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  • Peter Greedy

Part 5: Think Thanks Tank

Looking at the list of topics I included in Part 3 of my Blog, today was originally slated to be called “Exercise in Perspective”. Having thought about this I realise I have little to say about exercise and frankly am so under qualified to talk about it! What I can say is that I am exercising more in both volume and efficacy. I have a great set up in my garage with a rowing machine, mag-bike and space to do core exercises – which have become a much bigger part of my exercise routine. In the absence of swimming I think the rowing machine is one of the best all round workouts. I regularly go for a good walk (8km+) and right now itching to get back in to the mountains! Happy to share more as needed – message me if you want to chat!


I also realise that the last couple of blogs have been quite heavy - sharing information and data about things I am learning and have genuine enthusiasm for. So today I have decided to take a more open sharing approach.

A couple of references but mostly just my thoughts.


I have shared a lot about health! Mainly eating health and the effect of this on the health of the planet etc. I have been feeling good and am excited to talk about it. BUT, being honest, in the last 2 weeks I have experienced a little bit of a set back. Lockdown has been several steps forward, but definitely one step back recently! I think too that it’s important to share the setbacks, especially given that one of my favourite podcasts is “How to Fail with Elizabeth Day”. This is a fail for sure, and one of thousands over the years!


A few weeks ago I foolishly, yet enthusiastically, threw this large old body on to a slip and slide (9m strip of tarpaulin + water + detergent) we made in the garden and hurt my chest – possibly cracked a rib or torn an intercostal muscle. Chest injuries like this take forever to heal and are very easily aggravated, just turning over in my sleep one night and over reaching for something really hurts and each incident seems to set me back a few days. This has meant doing much less exercise and some of my arthritis type aggravations have returned. WTF!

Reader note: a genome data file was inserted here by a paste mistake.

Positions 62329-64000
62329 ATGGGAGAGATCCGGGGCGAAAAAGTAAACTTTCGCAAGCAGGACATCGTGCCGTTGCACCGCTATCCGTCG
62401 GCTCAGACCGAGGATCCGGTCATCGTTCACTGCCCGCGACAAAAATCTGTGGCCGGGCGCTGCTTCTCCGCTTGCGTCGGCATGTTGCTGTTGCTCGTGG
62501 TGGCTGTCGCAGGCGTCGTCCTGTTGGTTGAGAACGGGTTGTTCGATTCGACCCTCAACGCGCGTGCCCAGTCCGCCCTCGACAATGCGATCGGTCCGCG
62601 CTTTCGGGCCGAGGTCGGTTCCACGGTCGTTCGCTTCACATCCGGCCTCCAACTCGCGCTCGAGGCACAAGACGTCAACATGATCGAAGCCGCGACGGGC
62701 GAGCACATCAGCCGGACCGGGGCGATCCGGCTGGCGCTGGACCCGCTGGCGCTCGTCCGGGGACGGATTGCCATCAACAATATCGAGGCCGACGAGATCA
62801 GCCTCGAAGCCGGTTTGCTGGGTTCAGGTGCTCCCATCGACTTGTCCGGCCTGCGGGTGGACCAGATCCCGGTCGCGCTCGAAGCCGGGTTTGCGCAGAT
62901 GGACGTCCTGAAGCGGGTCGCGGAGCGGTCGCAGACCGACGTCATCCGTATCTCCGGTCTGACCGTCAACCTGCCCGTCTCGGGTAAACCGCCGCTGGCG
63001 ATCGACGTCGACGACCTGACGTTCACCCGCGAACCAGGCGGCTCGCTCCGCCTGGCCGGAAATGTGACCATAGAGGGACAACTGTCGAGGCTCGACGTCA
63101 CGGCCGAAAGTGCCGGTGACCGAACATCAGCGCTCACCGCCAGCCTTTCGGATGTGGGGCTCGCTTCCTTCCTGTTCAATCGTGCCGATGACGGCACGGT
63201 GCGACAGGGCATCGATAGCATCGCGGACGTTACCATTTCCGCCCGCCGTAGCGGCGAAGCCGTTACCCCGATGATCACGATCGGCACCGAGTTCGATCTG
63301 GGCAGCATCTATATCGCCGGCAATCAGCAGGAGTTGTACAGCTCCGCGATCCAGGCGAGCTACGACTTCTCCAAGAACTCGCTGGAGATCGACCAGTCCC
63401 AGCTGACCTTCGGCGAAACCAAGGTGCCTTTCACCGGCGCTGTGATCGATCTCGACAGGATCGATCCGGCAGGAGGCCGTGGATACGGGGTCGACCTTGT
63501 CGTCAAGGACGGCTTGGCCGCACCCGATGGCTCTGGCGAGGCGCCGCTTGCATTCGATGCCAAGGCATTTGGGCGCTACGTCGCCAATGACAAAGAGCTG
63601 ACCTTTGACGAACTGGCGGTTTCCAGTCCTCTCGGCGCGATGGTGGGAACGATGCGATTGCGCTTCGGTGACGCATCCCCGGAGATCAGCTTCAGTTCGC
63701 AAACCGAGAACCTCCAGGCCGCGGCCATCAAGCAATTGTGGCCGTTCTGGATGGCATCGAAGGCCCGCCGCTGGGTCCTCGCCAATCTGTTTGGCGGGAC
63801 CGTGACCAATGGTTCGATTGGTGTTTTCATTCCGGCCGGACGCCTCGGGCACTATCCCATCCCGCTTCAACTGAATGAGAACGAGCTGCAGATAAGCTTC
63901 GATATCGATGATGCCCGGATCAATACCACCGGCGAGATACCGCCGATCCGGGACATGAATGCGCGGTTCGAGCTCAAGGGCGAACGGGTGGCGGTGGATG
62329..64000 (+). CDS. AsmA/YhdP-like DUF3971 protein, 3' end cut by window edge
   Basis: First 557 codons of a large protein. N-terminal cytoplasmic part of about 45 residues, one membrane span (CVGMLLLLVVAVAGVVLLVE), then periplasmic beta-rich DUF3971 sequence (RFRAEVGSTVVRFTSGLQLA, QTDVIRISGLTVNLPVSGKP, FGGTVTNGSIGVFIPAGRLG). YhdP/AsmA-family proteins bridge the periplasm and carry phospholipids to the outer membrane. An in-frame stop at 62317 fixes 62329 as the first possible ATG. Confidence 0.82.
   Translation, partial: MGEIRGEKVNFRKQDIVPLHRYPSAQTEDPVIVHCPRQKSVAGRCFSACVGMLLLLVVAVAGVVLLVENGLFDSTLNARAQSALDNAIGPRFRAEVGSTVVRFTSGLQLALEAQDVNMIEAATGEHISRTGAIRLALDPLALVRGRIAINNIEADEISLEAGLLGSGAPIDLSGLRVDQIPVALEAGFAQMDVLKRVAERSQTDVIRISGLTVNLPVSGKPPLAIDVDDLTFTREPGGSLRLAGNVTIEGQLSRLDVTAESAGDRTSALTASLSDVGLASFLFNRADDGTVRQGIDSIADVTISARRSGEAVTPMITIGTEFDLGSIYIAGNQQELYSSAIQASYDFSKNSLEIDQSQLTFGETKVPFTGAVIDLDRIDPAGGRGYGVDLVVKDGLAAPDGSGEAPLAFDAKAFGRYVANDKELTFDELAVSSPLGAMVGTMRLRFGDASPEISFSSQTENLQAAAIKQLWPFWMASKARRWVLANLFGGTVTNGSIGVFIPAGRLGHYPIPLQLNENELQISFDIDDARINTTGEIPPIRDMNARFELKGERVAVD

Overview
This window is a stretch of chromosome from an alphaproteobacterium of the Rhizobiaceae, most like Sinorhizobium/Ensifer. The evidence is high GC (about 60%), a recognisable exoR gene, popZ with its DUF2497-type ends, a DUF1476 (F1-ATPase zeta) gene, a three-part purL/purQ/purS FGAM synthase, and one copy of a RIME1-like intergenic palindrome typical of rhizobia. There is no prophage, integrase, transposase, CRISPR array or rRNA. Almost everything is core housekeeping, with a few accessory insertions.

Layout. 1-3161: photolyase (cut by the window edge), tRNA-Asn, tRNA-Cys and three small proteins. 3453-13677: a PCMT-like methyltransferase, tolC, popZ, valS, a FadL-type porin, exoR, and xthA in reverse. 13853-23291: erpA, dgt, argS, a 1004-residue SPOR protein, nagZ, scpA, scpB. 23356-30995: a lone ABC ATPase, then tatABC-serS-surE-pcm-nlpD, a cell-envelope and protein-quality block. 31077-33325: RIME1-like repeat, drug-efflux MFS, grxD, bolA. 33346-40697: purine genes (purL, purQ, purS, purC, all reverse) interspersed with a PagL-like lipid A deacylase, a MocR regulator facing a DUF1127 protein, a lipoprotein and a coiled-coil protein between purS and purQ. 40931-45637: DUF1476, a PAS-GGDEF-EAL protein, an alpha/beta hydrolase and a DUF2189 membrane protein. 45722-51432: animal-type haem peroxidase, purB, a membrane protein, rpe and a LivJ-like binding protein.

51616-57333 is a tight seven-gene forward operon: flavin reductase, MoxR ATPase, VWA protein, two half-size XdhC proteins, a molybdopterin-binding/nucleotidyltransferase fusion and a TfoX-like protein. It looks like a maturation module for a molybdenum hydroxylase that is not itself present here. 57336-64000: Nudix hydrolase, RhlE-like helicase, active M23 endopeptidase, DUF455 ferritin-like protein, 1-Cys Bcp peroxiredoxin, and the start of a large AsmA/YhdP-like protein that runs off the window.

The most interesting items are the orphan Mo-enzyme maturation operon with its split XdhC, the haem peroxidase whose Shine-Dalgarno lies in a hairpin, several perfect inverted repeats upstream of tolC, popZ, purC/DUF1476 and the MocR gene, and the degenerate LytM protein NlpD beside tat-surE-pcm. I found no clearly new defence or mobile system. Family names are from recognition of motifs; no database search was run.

The image below is a screen shot from a video of my second attempt - having done the damage on the first go! I was hoping the tube wouldn’t burst and putting on a brave face. FAIL!



I addition to this I applied for a new job! I have been reflecting on my current balance of work – 50% SRL employed locum optometry and 50% looking after Greepers Ltd. Being in lockdown made me reflect on the self employed situation and whether or not I’d be better off in employment? Both have benefits and both have disadvantages. I did not get the job but am glad I applied. Those of you who know me well know that, once I decide that something might be a good idea, I do it straight away. I do not think about it for days and weeks going over a million “what if’s”. It’s my way and sometimes helps and sometimes doesn’t. It can lead to a lot of mistakes but the opposite can lead to a lot of missed opportunities! It’s the way I’m wired!


I did a phone interview and felt I represented myself well. I know there are gaps in my optometry CV and I also have great experience that was very relevant to the job, but it was not to be. I was frustrated for about half an hour (while I dealt with my pride, embarrassment, shame etc) and then moved on!


So let’s come back to the title I have given this blog – Think Thanks Tank! Come on, who does not love a good alliteration and especially one that’s a little bit of a tongue twister to boot! (OK, yes, probably too proud of it!) Of course it’s a play on words and embraces aspects of a number of ideas that I’d like to chat about here.


It’s these kind of things…

· Attitude of Gratitude

· Positive Mental Attitude

· Always look of the bright side of life

· Glass half full

· Etc…


It’s these kind of things but not exactly. However, what it definitely is NOT is the philosophy of the contents of that rather loathsome book The Secret – that expounds the Law of Attraction – which in essence says think positive thoughts and good things will happen. If you want a new car, think it and before you know it you’ll have a new car! This is the first book I have ever sent back to Amazon. It’s ridiculous in my opinion, and if you want a helpful commentary on it I’d recommend the book Happy by Derren Brown who takes time to dissect it and other dodgy “positive” approaches in the second chapter entitled “the problem with being positive”.